14. Micah Owings. Padres RP, $1M, 1 yr. Multitalented player went 8-0 with the rival Diamondbacks last year. Can also hit.
15. Jonny Gomes. A's OF-DH. $1M, 1 yr. A plus for any team or clubhouse.
16. Francisco Rodriguez. Brewers RP. $8M, 1 yr. That's pretty steep for a set-up man, but K-Rod is really a second closer, a nice luxury for Milwaukee to have.
Best Signings (for player)
1. C.J. Wilson. Angels SP, $77.5M, 5 yrs. Yes, I realize he could have gotten another $22 million from the Marlins. But he's had only two years as a starter, is surprisingly wild and bombed in the playoffs.
2. Laynce Nix. Phillies OF, $2.5M, 2 yrs. Two years? Don't get it.
3. Wilson Betemit. Orioles INF, $3.25M, 2 yrs. And I use the word "infielder'' loosely. The guy can hit a bit. but again, what's the reason for two years?
4. Coco Crisp. A's OF, $14M, 2 yrs. He had the option of going to the Rays after saying he most wanted to play for a winner. So what does he do, but sign for two years (likely two dead years) with the A's. Can't really blame him considering.
5. Rod Barajas. Pirates C, $4M, 1 yr. Pull hitter will yank a few out, even in Pittsburgh. But the market for the so-so catchers generally wasn't this good.
6. Heath Bell. Marlins RP, $27M, 3 yrs. That's what folks figured he'd get. But it was quite good in this closer market for a pitcher in his mid 30s who's been thriving at PETCO. One advantage for the Marlins: He really is Heath Bell, and he's a good guy.
7. Frank Francisco. Mets RP, $12M, 2 yrs. He did well by signing early, getting a multiyear in a rough market for closers.
8. Yoenis Cespedes. A's OF, $36M, 4 yrs. Looked like superman on his video. but can he hit the major-league curveball? Curious choice in that Oakland isn't going to win at least this year, and maybe next. But it's understandable in that they'd missed out on Adrian Beltre and Lance Berkman, two guys who had monster years elsewhere after spurning Oakland's offers. Another plus for the player: if he can hit the curve, he's a free agent again at 30.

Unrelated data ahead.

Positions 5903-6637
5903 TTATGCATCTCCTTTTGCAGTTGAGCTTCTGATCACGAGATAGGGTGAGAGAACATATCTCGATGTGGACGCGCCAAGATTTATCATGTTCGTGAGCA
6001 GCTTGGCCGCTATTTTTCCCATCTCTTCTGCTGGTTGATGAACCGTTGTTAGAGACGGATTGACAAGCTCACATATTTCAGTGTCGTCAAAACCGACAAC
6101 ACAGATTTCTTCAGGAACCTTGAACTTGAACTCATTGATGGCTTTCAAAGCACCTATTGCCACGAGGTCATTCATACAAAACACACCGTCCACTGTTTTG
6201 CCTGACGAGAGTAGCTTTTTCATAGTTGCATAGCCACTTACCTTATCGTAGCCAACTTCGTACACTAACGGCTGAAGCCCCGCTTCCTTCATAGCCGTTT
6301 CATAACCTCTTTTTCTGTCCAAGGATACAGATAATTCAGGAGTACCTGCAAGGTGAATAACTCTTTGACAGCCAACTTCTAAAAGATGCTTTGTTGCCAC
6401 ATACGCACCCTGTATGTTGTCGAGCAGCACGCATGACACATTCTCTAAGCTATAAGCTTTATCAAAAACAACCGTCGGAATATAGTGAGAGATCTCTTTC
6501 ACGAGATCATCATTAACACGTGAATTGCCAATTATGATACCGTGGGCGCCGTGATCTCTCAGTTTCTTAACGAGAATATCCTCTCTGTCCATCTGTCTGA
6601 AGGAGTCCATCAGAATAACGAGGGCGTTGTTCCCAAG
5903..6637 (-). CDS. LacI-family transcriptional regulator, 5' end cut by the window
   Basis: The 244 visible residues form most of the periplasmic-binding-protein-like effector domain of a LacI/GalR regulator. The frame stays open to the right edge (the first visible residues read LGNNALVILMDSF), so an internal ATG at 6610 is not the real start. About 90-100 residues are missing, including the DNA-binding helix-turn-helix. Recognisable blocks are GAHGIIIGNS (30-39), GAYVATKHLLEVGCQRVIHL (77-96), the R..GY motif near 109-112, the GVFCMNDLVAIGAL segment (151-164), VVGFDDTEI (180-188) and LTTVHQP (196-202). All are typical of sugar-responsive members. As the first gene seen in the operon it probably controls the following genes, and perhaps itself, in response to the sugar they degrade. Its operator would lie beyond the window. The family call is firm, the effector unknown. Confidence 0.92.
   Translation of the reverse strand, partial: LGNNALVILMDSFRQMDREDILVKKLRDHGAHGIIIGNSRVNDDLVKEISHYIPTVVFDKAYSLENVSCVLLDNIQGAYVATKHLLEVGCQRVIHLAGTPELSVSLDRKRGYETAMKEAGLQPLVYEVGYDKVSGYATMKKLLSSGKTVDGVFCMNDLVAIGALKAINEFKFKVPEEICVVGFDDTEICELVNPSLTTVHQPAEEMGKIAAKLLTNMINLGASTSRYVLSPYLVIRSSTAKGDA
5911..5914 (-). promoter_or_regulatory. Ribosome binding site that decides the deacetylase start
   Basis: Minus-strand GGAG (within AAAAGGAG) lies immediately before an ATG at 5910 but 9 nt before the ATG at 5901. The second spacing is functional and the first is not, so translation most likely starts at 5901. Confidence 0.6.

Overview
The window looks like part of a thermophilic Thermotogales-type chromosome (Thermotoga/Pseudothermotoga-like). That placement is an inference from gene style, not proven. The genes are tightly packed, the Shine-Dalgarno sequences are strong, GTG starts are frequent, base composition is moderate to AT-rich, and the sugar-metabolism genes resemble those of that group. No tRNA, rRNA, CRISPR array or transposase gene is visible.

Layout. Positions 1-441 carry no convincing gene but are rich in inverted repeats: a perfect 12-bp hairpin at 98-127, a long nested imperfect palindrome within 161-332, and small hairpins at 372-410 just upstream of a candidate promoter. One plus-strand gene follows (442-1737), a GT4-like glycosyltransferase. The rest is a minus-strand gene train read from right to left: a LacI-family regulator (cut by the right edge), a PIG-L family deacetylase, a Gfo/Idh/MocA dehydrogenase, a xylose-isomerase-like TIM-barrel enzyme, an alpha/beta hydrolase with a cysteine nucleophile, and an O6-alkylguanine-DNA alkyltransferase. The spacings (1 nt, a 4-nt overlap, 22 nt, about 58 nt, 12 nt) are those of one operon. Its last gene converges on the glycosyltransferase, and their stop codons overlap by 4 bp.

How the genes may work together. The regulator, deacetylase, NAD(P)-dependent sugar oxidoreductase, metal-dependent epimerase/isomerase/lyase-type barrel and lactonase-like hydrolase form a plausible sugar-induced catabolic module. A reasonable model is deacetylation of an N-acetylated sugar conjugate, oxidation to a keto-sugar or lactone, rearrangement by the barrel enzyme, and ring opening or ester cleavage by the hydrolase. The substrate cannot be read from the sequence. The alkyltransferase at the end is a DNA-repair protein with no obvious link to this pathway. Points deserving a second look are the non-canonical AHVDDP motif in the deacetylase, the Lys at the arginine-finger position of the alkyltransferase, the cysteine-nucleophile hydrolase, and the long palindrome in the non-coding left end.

9. Prince Fielder. Tigers 1B, $214M, 9 yrs. He could have gotten at least eight years elsewhere (surely from the Orioles and maybe the Dodgers, who had offered seven), but Victor Martinez's injury helped him join the $200-million club with a great team. Credit owner Mike Ilitch for doing whatever it took, but it took a lot.
10. Mark Ellis. Dodgers 2B, $8.75M, 2 yrs. Very nice addition to any team, but he looked like he was on the verge of a release at one point early last year. The whole middle infield market did very well early, including Clint Barmes, Jamey Carroll and others. Dodgers appear a lot on these list, but that's because they signed more free agents than anyone.
11. Mark Buehrle. Marlins, $58M, 4 yrs. Very good, consistent pitcher who may thrive in the NL. Steep price, though, so he better.
12. Willie Bloomquist. Diamondbacks $3.8M, 2 yrs. Another one of the journeyman middle infielders who cashed in big. Funny thing is, he turned down close to $5 million with the Giants.
13. Jerry Hairston, Jr. Dodgers INF, $6M, 2 yrs. Spunky, versatile player cashed in after mostly helping the Brewers late last year.
14. Luke Scott. Rays DH, $5M, 1 yr. Hard to criticize the Rays, but the price seems steep considering the DH glut. He's younger and has more power than those left, however.
15. Greg Dobbs. Marlins INF, $3M, 2 yrs. Again, not sure why a utilityman gets a multiyear deal. But good for him.
16. Casey Blake. Rockies 3B. $2M, 2 yrs. Good guy who's an injury risk at this point. Time to start the Nolan Arenado era.
One more that will be good for the team: Roy Oswalt. His geographic desires have hurt him as he turned down close to $10 million with the Tigers and has let a Red Sox offer sit forever. Still waiting for the Rangers or Cardinals (we think).
One that will be better than you think: Albert Pujols. The $240 million over 10 years the Angels gave Pujols may seem a bit high toward the end of that deal, but the excitement and marketability the alltime great brings is immeasurable, though their new TV partner which dished out $2 billion probably has a pretty good idea of his value.
One that wasn;t a free-agent deal but was still great for the team: Matt Kemp. Can't blame the player for taking $160 million) over eight years), but you have to know the new owner loves the fact that the awesomely great Kemp is locked up through his prime years.
Posted on: February 16, 2012 2:13 pm
Edited on: February 16, 2012 2:28 pm